Ballard’s fuel cells for military drones take flight

Boeing subsidiary specializing in drones renews contract with Ballard Power Systems

Launching Insitu’s ScanEagle drone | Credit: Ballard Power Systems

Specialized military drones will take to the sky a little longer due to technology developed in B.C.

Ballard Power Systems (TSX: BLDP) has confirmed its next generation of fuel-cell propulsion systems designed to power unmanned aerial vehicles (UAVs) are ready to launch.

The Burnaby-based company, best known for developing fuel-cell technology for heavy duty vehicles like buses, announced December 22 that Boeing Company (NYSE: BA) subsidiary Insitu has re-upped its contract to continue testing the fuel-cell system on its ScanEagle UAVs.

Insitu has been testing Ballard’s fuel-cell technology on its drones for two years.

Insitu’s main customers for the ScanEagle drones include the U.S. Navy, the U.S. Marine Corps and the Australian Army. The Canadian Army has also used the drones.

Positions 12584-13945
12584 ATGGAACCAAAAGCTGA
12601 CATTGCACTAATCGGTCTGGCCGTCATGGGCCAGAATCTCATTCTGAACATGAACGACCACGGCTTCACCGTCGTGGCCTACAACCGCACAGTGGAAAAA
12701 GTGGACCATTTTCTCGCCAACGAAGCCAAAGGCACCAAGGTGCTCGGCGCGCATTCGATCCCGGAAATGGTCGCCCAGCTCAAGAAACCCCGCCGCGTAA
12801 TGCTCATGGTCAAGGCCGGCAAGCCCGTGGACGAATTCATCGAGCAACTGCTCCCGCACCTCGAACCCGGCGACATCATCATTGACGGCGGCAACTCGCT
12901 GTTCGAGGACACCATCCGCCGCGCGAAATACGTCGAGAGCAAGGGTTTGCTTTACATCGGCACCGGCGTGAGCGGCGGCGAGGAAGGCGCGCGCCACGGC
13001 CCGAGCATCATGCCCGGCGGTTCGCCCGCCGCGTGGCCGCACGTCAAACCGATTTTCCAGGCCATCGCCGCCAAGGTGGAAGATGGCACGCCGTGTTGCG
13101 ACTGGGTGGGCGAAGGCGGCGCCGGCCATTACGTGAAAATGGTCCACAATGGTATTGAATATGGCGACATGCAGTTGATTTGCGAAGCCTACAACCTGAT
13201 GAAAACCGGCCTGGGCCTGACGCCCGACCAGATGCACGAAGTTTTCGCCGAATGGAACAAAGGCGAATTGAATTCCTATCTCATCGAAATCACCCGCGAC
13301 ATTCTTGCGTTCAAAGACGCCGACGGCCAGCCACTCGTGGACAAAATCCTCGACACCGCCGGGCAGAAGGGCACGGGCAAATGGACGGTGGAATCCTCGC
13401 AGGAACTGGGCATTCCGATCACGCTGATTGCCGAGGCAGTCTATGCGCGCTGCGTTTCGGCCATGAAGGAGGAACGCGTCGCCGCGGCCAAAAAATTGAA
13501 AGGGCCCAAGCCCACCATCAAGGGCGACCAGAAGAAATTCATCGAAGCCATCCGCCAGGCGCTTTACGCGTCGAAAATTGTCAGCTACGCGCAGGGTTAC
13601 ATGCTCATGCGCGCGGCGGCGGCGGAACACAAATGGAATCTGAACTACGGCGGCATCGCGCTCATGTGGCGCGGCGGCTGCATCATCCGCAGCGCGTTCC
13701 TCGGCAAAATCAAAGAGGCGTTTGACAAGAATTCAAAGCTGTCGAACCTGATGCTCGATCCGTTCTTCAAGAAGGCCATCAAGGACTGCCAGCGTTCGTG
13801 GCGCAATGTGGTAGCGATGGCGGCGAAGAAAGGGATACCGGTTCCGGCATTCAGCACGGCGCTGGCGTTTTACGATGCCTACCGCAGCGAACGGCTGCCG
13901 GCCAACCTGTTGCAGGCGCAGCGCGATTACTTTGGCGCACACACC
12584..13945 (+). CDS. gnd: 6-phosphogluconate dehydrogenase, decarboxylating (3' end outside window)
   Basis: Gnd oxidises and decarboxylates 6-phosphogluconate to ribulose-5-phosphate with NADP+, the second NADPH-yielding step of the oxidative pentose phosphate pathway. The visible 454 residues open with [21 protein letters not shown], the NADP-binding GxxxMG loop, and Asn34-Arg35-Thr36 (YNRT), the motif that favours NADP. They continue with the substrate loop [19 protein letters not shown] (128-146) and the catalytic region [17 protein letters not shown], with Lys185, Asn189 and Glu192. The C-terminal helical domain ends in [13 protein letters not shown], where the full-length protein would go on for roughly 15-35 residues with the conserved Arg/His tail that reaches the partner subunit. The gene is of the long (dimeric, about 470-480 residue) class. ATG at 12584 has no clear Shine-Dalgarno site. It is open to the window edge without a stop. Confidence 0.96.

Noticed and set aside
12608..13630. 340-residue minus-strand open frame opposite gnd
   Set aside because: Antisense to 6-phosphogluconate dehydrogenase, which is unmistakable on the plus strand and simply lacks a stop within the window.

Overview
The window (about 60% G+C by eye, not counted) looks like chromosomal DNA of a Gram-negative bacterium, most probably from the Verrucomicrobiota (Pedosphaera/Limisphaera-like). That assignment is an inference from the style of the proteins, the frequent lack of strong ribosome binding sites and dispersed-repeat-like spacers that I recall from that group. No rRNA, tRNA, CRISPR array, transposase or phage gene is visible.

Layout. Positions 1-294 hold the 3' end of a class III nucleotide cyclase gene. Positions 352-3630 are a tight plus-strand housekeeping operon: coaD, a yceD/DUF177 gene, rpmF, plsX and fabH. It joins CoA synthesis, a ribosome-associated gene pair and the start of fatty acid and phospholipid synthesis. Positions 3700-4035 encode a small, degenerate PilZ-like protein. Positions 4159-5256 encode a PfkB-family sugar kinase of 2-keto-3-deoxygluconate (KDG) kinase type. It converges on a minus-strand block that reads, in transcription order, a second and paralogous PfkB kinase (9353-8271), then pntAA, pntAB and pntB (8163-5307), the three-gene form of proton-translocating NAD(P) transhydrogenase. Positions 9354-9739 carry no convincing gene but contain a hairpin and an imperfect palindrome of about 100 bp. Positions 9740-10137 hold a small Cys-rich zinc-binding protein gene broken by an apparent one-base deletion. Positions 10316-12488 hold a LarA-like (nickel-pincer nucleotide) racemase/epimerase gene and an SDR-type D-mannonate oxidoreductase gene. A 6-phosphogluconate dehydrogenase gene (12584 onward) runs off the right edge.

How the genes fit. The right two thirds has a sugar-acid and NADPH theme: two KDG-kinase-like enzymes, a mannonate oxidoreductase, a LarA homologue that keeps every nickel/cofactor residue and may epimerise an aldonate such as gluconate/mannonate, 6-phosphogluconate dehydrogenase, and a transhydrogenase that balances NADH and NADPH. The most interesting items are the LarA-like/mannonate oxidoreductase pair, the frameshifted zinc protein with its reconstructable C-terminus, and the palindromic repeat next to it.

“This new fuel cell has the potential to deliver a range of benefits compared to the use of an internal combustion engine, or ICE, to power the ScanEagle,” Phil Robinson, vice-president of unmanned systems at Ballard subsidiary company Protonex, said in a statement.

“These benefits are likely to include an increase in reliability and available electrical power along with a simultaneous reduction in audible noise, thereby enabling lower altitude missions."

The power systems are designed for small unmanned fixed wing and vertical take-off and landing platforms. The first successful flight-testing was announced earlier this year.

Ballard said in its release that the new fuel-cell propulsion system is an improvement from the previous iteration, offering increased power density, reduced cost and extended lifetime.

The technology also allows for a higher power input without an increase to the size or weight of the system.

Terms of the follow-on contract were not released.